AAP Reviews CDC Guideline to Prevent Perinatal Group B Strep

Laurie Barclay, MD

August 01, 2011

August 1, 2011 — The American Academy of Pediatrics (AAP) has issued a policy statement, reported online August 1 in Pediatrics, on preventing perinatal group B streptococcal (GBS) disease. The policy statement was intended to review and discuss the differences between the 2002 and 2010 US Centers for Disease Control and Prevention (CDC) guidelines that are most relevant to pediatric practice.

"In 2002, the CDC published revised guidelines that recommended universal antenatal GBS screening; the AAP endorsed these guidelines and published recommendations based on them in the 2003 Red Book," write Carol J. Baker, MD, and colleagues from the AAP. "The CDC issued revised guidelines in 2010 based on evaluation of data generated after 2002. These revised and comprehensive guidelines, which have been endorsed by the AAP, reaffirm the major prevention strategy—universal antenatal GBS screening and intrapartum antibiotic prophylaxis for culture-positive and high-risk women—and include new recommendations for laboratory methods for identification of GBS colonization during pregnancy, algorithms for screening and intrapartum prophylaxis for women with preterm labor and premature rupture of membranes, updated prophylaxis recommendations for women with a penicillin allergy, and a revised algorithm for the care of newborn infants."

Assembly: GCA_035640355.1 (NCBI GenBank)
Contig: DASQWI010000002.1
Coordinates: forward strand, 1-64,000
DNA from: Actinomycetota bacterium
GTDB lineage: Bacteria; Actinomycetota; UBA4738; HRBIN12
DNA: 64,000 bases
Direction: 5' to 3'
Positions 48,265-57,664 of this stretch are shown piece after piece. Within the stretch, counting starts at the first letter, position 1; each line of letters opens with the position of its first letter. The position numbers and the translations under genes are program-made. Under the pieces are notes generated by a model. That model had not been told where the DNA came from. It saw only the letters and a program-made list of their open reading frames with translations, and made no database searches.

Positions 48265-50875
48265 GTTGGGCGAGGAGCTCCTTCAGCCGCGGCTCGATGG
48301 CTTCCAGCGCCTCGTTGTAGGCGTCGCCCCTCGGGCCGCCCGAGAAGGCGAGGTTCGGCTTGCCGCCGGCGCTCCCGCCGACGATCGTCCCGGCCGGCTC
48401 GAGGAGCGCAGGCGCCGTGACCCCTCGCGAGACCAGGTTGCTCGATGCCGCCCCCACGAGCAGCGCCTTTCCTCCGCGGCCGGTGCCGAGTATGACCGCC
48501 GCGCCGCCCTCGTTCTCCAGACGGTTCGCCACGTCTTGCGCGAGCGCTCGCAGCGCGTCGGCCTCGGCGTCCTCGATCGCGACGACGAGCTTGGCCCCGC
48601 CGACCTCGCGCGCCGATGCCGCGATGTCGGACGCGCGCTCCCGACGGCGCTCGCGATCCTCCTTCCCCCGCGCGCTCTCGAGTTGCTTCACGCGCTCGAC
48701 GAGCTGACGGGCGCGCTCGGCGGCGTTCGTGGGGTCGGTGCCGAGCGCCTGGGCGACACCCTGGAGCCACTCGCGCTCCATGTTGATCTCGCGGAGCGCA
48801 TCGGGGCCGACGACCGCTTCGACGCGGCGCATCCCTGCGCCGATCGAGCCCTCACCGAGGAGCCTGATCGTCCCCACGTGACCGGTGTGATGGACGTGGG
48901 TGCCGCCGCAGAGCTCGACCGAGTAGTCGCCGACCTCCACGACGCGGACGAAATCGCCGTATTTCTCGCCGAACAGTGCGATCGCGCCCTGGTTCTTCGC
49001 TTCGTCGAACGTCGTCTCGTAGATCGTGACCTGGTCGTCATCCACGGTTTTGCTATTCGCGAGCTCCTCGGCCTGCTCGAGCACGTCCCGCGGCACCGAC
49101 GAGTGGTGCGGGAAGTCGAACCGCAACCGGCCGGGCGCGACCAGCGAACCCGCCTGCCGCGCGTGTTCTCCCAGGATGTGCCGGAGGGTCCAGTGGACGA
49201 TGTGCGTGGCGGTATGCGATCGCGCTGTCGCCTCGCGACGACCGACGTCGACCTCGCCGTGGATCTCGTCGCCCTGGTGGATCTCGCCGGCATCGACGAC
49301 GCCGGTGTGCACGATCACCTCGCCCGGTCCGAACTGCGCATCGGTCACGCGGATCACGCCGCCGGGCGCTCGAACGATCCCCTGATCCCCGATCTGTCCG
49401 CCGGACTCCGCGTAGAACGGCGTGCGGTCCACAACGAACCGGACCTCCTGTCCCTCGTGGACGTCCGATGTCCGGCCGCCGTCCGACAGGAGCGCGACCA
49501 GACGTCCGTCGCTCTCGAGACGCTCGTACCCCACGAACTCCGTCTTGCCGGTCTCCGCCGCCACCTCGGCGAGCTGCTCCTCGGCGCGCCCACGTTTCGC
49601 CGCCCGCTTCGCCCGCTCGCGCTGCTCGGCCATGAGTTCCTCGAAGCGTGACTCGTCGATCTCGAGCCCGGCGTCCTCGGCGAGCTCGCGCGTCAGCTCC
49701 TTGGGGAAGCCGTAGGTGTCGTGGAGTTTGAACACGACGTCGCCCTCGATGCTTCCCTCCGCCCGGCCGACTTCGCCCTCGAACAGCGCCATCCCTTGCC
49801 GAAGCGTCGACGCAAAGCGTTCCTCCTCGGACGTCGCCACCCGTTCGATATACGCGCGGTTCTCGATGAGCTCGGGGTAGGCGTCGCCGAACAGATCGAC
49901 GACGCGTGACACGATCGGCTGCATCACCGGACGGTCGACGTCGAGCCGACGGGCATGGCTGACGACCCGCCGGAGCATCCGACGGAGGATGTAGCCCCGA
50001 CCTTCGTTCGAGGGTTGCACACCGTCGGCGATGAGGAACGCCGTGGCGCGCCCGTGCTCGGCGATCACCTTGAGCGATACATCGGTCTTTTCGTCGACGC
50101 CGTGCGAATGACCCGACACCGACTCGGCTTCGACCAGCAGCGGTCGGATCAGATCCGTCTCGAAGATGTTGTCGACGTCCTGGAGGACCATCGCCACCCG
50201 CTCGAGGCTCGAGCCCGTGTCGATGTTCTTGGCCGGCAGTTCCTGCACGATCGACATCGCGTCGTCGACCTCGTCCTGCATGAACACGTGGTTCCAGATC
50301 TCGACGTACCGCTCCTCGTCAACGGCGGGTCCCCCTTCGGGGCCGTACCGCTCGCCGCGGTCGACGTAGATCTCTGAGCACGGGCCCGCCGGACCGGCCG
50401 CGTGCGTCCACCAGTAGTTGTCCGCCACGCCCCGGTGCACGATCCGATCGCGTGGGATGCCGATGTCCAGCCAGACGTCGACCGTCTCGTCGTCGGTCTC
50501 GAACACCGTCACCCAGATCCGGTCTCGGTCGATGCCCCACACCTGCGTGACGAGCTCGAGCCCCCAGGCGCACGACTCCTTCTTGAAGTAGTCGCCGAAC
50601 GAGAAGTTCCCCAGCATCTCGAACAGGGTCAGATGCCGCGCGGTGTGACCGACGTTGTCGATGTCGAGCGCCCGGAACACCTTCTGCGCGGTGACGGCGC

Specific recommendations in the AAP policy statement for the care of newborn infants include the following:

  • Full diagnostic evaluation, including lumbar puncture, and empiric antimicrobial treatment are indicated for all newborn infants with signs of sepsis (AII recommendation).

  • Limited diagnostic evaluation without lumbar puncture and empiric antimicrobial treatment are indicated for all well-appearing newborn infants of mothers diagnosed with chorioamnionitis by their obstetrician (AII).

  • Newborn infants of all women who received adequate intrapartum antibiotic prophylaxis (IAP) require only routine care and observation in the hospital for 48 hours (B III). They may be discharged as early as 24 hours after birth, with follow-up care by a clinician within 48 to 72 hours, if they meet other discharge criteria, including term birth and ready access to medical care (CII). Adequate IAP includes penicillin (preferred), ampicillin, or cefazolin (in penicillin-allergic women at low risk for anaphylaxis) for at least 4 hours before delivery.

  • Observation only for 48 hours is required for well-appearing term newborn infants whose mothers received no or inadequate IAP and had rupture of membranes for less than 18 hours (BIII).

  • "Limited evaluation" (blood culture and complete blood cell count with differential and platelets at birth) and observation for at least 48 hours are indicated for well-appearing term infants born to women with no or inadequate IAP and rupture of membranes for 18 or more hours before delivery (BIII).

  • All preterm infants of mothers with no or inadequate IAP should undergo limited evaluation and observation for at least 48 hours (BIII).

Pediatrics. Published online August 1, 2011.


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